The Many Benefits of Multipurpose Cover Crops

Cover crops

 “The soil is the great connector of lives, the source and destination of all. It is the healer and restorer and resurrector, by which disease passes into health, age into youth, death into life. Without proper care for it we can have no community, because without proper care for it we can have no life.”

~Wendell Berry

Ask any farmer, and you’ll find that good land stewardship tops their list of priorities. Simply put, with healthy soil comes abundant crops and a successful, thriving farm that can be passed from one generation to the next. To keep their soil productive year after year, many farmers enlist the help of a cover crop. 

Safeguarding the Soil

While corn, wheat and other “cash crops” are grown to feed people and animals, cover crops are grown to feed the fields. 

According to the Midwest Cover Crops Council, “Cover crops are plants seeded into agricultural fields, either within or outside of the regular growing season, with the primary purpose of improving or maintaining ecosystem quality.” It’s a give-and-take scenario: The cash crop draws nutrients from the soil, and the cover crop steps in to replace them. 

Alfalfa, mustard, red clover, rye grasses, buckwheat and more belong to this class of crops, well-known by farmers for their ability to boost soil health naturally in a surprising number of ways. 

In addition to preventing nutrient deficiencies, cover crops:

  • Reduce erosion
  • Improve water quality 
  • Improve air and water movement through soil 
  • Suppress weeds and reduce the need for herbicides
  • Lower pest control costs

Cover crops can also do double duty as livestock feed, and help support wildlife such as pollinators, deer, pheasants, quail and turkeys.

Putting Plants to Work

Cover crops are planted in spring, summer or fall. While spring plantings are most often killed with herbicides to make way for summer cash crops, most summer and fall crops “self terminate” naturally with the first killing frost of fall. The dead cover crop residue remains on the fields through winter, and when spring arrives, they’re either left on the land’s surface or tilled into the soil.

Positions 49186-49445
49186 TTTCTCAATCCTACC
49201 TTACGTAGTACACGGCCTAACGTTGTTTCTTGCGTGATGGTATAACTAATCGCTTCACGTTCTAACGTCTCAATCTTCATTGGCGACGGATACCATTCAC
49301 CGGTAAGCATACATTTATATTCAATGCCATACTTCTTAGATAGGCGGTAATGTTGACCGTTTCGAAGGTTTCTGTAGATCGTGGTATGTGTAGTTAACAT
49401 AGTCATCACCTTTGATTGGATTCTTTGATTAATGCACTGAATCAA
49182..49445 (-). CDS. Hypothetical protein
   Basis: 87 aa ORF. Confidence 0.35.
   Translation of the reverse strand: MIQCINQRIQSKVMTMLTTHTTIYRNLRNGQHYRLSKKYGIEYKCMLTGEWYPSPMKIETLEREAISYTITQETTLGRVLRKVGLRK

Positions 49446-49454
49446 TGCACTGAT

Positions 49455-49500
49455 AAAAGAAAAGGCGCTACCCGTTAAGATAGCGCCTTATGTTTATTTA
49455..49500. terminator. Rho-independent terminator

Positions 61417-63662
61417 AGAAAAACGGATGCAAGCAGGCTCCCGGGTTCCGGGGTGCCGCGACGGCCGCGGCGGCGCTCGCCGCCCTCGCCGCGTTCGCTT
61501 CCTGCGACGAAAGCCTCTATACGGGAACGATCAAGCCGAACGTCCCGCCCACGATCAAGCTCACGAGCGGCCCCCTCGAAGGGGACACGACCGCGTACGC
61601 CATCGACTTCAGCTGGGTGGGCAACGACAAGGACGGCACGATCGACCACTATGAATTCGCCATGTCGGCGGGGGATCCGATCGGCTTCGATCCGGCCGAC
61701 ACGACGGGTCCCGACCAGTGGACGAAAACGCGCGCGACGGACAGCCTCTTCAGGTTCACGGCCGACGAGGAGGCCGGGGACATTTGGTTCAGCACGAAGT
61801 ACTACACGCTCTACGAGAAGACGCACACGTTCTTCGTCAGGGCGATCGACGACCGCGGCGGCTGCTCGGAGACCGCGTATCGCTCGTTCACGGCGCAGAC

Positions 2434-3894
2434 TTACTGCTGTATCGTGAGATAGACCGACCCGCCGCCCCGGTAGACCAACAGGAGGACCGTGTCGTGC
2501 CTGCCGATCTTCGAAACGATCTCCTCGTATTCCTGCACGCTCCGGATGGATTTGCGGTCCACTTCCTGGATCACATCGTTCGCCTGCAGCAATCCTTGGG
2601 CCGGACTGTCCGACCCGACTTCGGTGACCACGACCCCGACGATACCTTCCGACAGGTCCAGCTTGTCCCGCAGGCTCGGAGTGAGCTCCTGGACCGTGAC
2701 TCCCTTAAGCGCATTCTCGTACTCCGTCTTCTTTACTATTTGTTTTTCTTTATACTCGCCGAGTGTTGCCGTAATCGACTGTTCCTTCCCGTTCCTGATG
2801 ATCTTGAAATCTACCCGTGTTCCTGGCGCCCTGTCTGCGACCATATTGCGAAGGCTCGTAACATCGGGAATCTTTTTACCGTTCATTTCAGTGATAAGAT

On the surface, the cover crop works as a mulch, robbing weeds of sunlight and helping the soil retain water by hindering evaporation. Tilled into the land, the plants earn their nickname of “green manure” by decomposing and adding organic matter to the soil, priming it for plantings. Soil rich in organic matter is better able to store water and withstand compaction. 

Cover Crop FAQs

Q. How do cover crops reduce erosion?

A. The plants slow runoff  — the flow of rainfall and snowmelt — over the field, reducing the amount of soil that washes away. They also lessen rain’s impact on the soil. All those raindrops can break soil down in ways that make it more vulnerable to wind and water erosion.

Q. How do cover crops keep waterways healthy?

A. With less topsoil flowing into nearby rivers and streams, more fertilizers, pesticides and herbicides stay on the fields where they belong.

Q. How do cover crops save money?

A. Some cover crops add nitrogen to the soil naturally, meaning farmers don’t have to purchase as much fertilizer. Plus, damage from erosion can reduce land productivity and increase a farmer’s pest control and irrigation costs. In other words, erosion is expensive!

Q. How do cover crops fight greenhouse gas emissions? 

A. Thanks to its ability to store carbon dioxide, soil is becoming an important part of our efforts to reduce greenhouse gas levels in the atmosphere. According to the Sustainable Agriculture Research and Education program (SARE), “The roots and shoots of cover crops feed bacteria, fungi, earthworms and other soil organisms, which increases soil carbon levels over time.” Every little bit helps!

Cover Crops are Catching On

The benefits of cover crops are no longer a secret. As a recent SARE survey stated, “The average acreage planted to cover crops by participants in the 2019 survey has steadily increased over the past five growing seasons, from an average of 337 acres in 2015 to the 2019 average of 465 acres, an increase of nearly 40%.” With all the benefits cover crops provide, it’s no surprise!